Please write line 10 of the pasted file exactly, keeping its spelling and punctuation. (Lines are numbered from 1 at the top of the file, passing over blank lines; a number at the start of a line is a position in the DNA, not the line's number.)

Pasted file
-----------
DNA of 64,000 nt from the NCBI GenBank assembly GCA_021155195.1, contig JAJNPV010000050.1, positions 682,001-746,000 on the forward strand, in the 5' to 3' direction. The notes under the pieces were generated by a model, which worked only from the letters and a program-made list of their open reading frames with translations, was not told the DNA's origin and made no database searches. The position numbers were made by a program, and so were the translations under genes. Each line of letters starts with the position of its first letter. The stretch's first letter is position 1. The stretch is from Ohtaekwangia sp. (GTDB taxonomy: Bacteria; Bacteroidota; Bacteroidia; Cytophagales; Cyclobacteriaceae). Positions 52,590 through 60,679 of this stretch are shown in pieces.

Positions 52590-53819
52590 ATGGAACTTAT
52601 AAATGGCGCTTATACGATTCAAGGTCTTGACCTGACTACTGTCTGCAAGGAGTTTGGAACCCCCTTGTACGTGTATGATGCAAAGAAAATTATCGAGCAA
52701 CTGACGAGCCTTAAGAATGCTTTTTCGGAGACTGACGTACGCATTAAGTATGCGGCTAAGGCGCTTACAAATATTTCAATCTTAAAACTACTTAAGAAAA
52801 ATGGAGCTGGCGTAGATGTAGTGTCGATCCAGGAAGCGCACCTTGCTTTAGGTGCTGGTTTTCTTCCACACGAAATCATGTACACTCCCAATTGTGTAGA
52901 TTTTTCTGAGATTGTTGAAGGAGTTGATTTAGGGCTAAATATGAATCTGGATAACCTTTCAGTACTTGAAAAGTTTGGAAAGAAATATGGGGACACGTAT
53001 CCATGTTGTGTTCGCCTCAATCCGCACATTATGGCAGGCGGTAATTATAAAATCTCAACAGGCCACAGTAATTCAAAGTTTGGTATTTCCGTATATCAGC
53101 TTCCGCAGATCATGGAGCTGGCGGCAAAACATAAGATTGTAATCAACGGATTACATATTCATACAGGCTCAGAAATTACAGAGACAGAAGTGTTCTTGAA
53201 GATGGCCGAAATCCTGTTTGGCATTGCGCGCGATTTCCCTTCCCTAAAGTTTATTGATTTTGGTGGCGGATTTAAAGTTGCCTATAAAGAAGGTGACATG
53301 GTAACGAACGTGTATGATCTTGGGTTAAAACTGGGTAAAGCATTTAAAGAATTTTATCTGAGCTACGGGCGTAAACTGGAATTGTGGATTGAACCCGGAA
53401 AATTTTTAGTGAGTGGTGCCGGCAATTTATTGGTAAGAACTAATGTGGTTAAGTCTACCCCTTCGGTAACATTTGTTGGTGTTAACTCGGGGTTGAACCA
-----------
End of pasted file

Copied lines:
53201 GATGGCCGAAATCCTGTTTGGCATTGCGCGCGATTTCCCTTCCCTAAAGTTTATTGATTTTGGTGGCGGATTTAAAGTTGCCTATAAAGAAGGTGACATG